Teresa Jordan, the J. Preston Levis Professor of Engineering in Earth and Atmospheric Sciences, was selected for the Society for Sedimentary Geology (SEPM) William H. Twenhofel medal. The William H... Read more about Professor Teresa Jordan selected for SEPM William H. Twenhofel Medal
Welcome Angeline Pendergrass
Angeline Pendergrass has joined the Cornell Department of Earth and Atmospheric Sciences as an assistant professor. Pendergrass, who joined the department in September 2020, was drawn to Cornell by the people. “The reason I like science is that I want to learn new things about the world, so being in an intellectually stimulating environment surrounded by people curious to learn about many different topics is really important to me,” says Pendergrass.
Pendergrass will be working on Earth’s hydrologic cycle and its response to climate variability and change; with a particular focus on extreme precipitation events in the context of the distribution of precipitation in space, time and intensity.
Her research is grounded in a top-down approach that considers fundamental questions about precipitation and its change, including: what role does precipitation play in the flow of energy through the climate system, and what can we learn about precipitation and its change from this? How have extreme precipitation events changed in the past, how will change in the future, and what processes drive these changes? How accurately do models simulate the hydrologic cycle, and how can we improve their accuracy? What are the causes and consequences of changes in the hydrologic cycle for circulation of the atmosphere and ocean, climate sensitivity, and society?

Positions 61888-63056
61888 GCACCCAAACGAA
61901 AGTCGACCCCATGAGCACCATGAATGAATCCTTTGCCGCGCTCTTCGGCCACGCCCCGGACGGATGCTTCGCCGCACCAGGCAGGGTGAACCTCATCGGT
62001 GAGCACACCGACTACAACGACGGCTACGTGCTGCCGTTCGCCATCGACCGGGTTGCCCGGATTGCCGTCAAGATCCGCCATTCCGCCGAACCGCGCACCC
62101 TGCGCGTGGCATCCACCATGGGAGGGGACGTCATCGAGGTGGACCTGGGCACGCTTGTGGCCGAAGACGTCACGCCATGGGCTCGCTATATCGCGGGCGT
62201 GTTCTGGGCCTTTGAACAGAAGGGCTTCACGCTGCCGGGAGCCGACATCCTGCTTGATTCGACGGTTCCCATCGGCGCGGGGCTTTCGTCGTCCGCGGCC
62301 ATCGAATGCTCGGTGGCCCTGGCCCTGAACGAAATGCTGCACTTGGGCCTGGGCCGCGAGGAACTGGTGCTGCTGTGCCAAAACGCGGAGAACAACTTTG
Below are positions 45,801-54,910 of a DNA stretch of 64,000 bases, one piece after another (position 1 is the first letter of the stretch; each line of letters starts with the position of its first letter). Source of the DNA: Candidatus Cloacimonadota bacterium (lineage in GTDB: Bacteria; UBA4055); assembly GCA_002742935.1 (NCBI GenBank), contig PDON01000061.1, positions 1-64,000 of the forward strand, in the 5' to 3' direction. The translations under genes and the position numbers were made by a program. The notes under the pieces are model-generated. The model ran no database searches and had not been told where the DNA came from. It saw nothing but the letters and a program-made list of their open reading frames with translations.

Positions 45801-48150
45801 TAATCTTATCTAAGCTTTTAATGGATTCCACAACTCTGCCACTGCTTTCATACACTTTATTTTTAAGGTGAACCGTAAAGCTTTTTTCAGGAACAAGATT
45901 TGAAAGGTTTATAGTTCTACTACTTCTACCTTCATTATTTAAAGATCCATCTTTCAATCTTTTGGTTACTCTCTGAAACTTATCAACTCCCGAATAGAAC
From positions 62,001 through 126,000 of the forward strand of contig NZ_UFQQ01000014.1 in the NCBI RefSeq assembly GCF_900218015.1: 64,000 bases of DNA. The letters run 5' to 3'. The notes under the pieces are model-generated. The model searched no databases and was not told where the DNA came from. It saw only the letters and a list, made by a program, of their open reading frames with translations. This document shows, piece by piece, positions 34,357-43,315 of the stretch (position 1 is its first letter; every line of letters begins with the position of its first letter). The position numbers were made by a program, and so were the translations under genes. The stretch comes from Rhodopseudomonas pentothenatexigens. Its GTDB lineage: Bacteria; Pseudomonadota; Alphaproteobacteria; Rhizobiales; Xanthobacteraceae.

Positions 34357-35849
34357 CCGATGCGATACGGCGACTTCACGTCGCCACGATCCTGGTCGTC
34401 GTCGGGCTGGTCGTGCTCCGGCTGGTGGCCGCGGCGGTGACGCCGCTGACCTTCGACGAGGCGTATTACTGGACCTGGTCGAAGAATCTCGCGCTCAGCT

In order to address these questions, she develops compact but powerful and useful metrics to describe the characteristics of precipitation. Her toolbox includes theory, analysis of observations, and a hierarchy of models from fully coupled climate models to radiative transfer models and heuristic stochastic models.
Weather has intrigued Pendergrass since she was a young child. She remembers a very notable change in weather when her family moved from the east to west side of Lake Michigan. “The change was dramatic - we went from plenty of snow on the ground, to wide-open blustery winter skies and what never seemed to be enough snow accumulation... But the idea of studying the atmosphere as a career really started to come together in high school,” says Pendergrass. Her interest in math, physics and the weather led her to decide to study meteorology in college.
Pendergrass studied meteorology at the University of Miami in Florida where she had a number of undergraduate research opportunities. During her undergraduate years, she worked on projects to calculate the flux of water vapor into and out of the Caribbean basin, compare methods of bias correction for weather forecasts and do a case study of a sea fog event on the Yellow Sea in China.
Pendergrass worked on a project her senior year that launched her into the area of research she is in today. She worked with Professor Brian Soden, one of her mentors, to adapt radiative kernels that Soden had been using to diagnose climate feedbacks at the top of atmosphere to the surface energy budget, connecting the surface energy budget to precipitation change.
After a foray into data assimilation for paleoclimate for her Master’s thesis, Pendergrass then went on to pursue her Ph.D. in atmospheric sciences at the University of Washington. She looked at changes in precipitation in response to warming - extended what she’d started as an undergrad, diagnosing the changes in the atmospheric energy budget that balanced global-mean precipitation change in response to greenhouse gas and also aerosol forcing.